Two Cobb residents, Catherine and David Floam, successfully sued the county over the new Home Rule map for the commission districts. A Cobb Superior Court judge ruled the Home Rule map unconstitutional and tossed it out in favor of the one from the state legislature.

But Cobb went ahead and used the Home Rule map to determine what district prospective county commission candidates lived in, pending its appeal to the Georgia Supreme Court. That prompted sharp criticism from the Republican Secretary of State, Brad Raffensperger, in early March over the county’s “reckless candidate qualifying process,” which he said could confuse election officials and disenfranchise voters.

The situation sparked another lawsuit from an aspiring Republican candidate for commission District 2, Alicia Adams, who doesn’t live in the district under the Home Rule map, but would qualify under the map drawn by the state legislature.

Just before the May 21 primary, the Georgia Supreme Court reversed the lower court’s ruling. But instead of ruling on the legality of the Home Rule map and clearing up the map confusion, the justices decided that the Floams didn’t qualify for the declaratory judgment in the first place.

The high court’s decision kept the county-approved map in place for the primary elections and the June 18 Democratic runoff for the District 2 commission seat. However, since there is no definitive ruling on which map is legal, further litigation could impact the November election.

Even though the boundaries of commission District 2 remain in limbo, Whorton and Howard reside in the district for both proposed district maps.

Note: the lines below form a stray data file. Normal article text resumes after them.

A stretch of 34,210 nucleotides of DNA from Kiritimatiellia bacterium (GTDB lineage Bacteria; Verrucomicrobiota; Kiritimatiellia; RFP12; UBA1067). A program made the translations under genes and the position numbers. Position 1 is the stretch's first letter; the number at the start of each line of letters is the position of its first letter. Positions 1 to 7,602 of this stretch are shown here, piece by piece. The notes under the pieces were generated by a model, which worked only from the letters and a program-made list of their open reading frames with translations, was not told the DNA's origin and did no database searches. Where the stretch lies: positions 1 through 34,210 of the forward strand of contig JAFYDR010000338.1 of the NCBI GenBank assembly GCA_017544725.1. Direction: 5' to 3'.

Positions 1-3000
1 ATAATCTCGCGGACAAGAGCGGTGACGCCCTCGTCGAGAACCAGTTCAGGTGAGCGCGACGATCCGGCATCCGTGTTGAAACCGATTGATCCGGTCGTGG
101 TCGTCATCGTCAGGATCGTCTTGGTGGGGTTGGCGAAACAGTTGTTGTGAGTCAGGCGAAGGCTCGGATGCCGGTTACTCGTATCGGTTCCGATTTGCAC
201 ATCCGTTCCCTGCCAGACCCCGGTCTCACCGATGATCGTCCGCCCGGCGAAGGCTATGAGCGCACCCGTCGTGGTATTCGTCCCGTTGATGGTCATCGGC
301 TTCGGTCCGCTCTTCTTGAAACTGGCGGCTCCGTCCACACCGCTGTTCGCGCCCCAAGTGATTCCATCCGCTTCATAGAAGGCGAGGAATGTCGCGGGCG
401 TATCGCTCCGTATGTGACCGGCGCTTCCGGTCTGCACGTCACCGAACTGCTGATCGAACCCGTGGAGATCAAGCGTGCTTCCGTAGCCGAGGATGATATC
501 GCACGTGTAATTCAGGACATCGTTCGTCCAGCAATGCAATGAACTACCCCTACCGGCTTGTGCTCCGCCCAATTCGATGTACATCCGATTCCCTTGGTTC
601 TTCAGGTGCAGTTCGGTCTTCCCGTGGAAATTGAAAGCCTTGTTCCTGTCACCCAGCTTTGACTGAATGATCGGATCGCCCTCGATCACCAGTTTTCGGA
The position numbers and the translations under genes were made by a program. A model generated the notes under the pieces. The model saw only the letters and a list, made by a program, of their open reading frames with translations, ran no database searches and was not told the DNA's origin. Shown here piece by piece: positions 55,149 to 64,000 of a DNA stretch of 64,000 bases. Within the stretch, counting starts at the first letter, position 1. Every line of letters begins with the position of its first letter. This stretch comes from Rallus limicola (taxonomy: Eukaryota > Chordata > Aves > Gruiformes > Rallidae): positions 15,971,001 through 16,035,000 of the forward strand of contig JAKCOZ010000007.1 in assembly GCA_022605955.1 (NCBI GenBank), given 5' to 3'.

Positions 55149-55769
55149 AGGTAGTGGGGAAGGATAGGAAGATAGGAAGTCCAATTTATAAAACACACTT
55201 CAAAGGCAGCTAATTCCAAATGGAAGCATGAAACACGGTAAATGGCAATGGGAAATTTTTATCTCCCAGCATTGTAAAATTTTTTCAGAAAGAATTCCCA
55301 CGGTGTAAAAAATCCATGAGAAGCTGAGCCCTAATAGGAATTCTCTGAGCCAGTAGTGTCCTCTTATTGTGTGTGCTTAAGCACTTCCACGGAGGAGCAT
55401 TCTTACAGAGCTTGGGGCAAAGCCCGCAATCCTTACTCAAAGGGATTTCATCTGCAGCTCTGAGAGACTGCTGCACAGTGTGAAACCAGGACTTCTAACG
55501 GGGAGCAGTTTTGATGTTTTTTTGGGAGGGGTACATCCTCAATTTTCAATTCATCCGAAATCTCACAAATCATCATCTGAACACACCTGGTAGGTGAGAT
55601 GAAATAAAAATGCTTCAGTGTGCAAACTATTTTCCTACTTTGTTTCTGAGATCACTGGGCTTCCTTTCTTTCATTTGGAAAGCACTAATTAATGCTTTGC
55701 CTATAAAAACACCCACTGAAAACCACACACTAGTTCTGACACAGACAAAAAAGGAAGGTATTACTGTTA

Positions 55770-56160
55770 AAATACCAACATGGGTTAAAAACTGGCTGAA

Why does this race matter?

County commissioners oversee the county’s operations. Here are a few key responsibilities:

  • Adopt county budgets and levy taxes.
  • Develop and maintain county roads and bridges.
  • Make decisions on county services, programs, and facilities.
  • Establish county ordinances, resolutions, and policies.
  • Manage county-owned property.

The runoff winner may face Republican Pamela Reardon — a retired real-estate agent who could be removed from the general election ballot if the legal dispute over commission maps is decided before November.

Who can vote in the runoff?

Registered Cobb Commission District 2 voters can cast a ballot early through Friday at three county-wide voting locations or vote at their poll on June 18. Republican primary voters are not eligible to vote in this runoff. It’s only for voters who cast a Democratic or nonpartisan ballot in the May 21 primary, or who didn’t vote.


Statewide runoff election dates to remember:

  • Fri., June 7: Last day to request an absentee ballot.
  • Sat., June 8: Early voting from 9 a.m. to 5 p.m.
  • Mon. – Fri., June 10-14: Early voting from 8 a.m. to 7 p.m.
  • Tues., June 18: Election Day. Polls are open from 8 a.m. to 7 p.m.

Use the ACC x AJC Georgia Decides voter guide to see who’s on your ballot and learn more about the candidates.